Aside from avoiding premature death, people have material and social needs to live proserous lives. Life satisfaction is a measure of well-being that asks people to rate their overall satisfaction with life on a scale from 0 to 10 . In the UK, the following factors have been found to positively affect life satisfaction.
In understanding the differences between overall national life satisfaction across countries, income emerges as a major determinant.
Life events and changes have been estimated to have the following impacts on life satisfaction.
Of great interest, in considering national economic policy, is the link between national income or GDP and overall well-being. The Easterlin Paradox  holds that, beyond a certain level of economic development, additional national income does not improve national happiness. Since then, several studies have examined the relationship further, with the weight of evidence that even wealthier countries see happiness gains from additional economic growth. Following is a summary of select studies.
Studies generally find a linear relationship between well-being and the log of income (e.g.  and ). This means that, at higher levels of wealth, a greater increase of income is needed to produce the same increase of well-being.
 Diener, E., Sandvik, E., Seidlitz, L., Diener, M. "The relationship between income and subjective well-being: Relative or absolute?". Social Indicators Research 28, pp. 195-223. March 1993.
 Diener, E., Tay, L., Oishi, S. "Rising income and the subjective well-being of nations". Journal of Personality and Social Psychology 104(2), pp. 267-276. 2013.
 Easterlin, R. "Does Economic Growth Improve the Human Lot? Some Empirical Evidence". Nations and Households in Economic Growth, Essays in Honor of Moses Abramovitz, pp. 89-125. 1974.
 Easterlin, R. "Paradox Lost?". Review of Behavioral Economics 4(4), pp. 311-339. December 2017.
 Frijters, P., Clark, A., Krekel, C., Layard, R. "A Happy Choice: Wellbeing as the Goal of Government". CEP Discussion Papers dp1658, Centre for Economic Performance, LSE. October 2019.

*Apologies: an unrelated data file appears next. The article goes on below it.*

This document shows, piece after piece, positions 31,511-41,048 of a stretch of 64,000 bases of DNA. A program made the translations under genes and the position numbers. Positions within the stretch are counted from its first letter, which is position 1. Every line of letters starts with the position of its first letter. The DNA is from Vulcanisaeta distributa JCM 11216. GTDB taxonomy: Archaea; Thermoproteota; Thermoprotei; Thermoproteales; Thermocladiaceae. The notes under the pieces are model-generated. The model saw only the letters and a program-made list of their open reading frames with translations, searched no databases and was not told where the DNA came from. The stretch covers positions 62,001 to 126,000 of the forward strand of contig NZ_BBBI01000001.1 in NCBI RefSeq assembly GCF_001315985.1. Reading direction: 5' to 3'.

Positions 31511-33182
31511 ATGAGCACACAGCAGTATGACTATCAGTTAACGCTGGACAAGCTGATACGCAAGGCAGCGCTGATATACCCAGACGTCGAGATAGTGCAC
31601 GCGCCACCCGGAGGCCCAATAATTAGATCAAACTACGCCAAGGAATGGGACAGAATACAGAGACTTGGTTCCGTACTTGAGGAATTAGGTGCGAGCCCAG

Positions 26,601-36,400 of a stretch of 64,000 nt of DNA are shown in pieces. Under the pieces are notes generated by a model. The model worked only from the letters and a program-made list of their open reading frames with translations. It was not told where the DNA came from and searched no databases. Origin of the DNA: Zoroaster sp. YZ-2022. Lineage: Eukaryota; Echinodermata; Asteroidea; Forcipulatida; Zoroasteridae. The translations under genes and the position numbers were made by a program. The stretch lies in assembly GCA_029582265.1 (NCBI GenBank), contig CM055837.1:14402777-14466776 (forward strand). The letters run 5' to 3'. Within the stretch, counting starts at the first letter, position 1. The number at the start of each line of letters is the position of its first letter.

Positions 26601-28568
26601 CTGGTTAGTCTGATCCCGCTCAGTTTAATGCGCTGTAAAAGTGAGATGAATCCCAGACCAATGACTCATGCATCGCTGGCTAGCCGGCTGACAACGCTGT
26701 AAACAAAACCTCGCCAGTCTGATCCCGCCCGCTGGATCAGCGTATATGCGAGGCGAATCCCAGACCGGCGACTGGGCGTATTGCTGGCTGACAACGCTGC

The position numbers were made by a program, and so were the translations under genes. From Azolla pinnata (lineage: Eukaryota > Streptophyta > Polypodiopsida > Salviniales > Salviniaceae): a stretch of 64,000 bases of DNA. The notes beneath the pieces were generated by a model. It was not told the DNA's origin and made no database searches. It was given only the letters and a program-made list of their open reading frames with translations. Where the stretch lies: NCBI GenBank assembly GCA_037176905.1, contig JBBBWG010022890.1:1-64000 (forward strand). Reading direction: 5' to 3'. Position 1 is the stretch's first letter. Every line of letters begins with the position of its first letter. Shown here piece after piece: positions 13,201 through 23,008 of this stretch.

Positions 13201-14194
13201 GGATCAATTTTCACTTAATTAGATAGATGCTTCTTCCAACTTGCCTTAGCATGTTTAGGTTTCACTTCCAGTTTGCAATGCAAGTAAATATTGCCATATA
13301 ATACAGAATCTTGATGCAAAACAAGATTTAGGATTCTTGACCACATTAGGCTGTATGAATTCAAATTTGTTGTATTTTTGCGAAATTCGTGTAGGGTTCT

Kahneman, D., Deaton, A. "High income improves evaluation of life but not emotional well-being". Proceedings of the National Academy of Sciences of the United States of America 107(38), pp. 16489-16493. September 2010.
 Layard, R. "Has social science a clue?: what is happiness? Are we getting happier?". In: Lionel Robbins memorial lecture series , 03-05 Mar 2003, London, UK. March 2003.
 Powdthavee, N., Layard, R., Clark, A., Fleche, S., Ward, G. "The Origins of Happiness: How new science can transform our priorities". Seminar Notes. 2017.
 Stevenson, B., Wolfers, J. Economic Growth and Subjective Well-Being: Reassessing the Easterlin Paradox. Brookings Papers on Economic Activity, Vol. 2008. Spring 2008.
 U. S. Environmental Protection Agency. "Primary National Ambient Air Quality Standard (NAAQS) for Sulfur Dioxide". Revised February 2019.
 U. S. Environmental Protection Agency. "The National Ambient Air Quality Standards for Particle Pollution". Revised December 2012.
 Veenhoven, R., Vergunst, F. "The Easterlin illusion: economic growth does go with greater happiness". International Journal of Happiness and Development 1(4). 2014.
 Yu, Z., Chen, L. "Income and Well-Being: Relative Income and Absolute Income Weaken Negative Emotion, but Only Relative Income Improves Positive Emotion". Frontiers in Psychology 7:2012. 2016.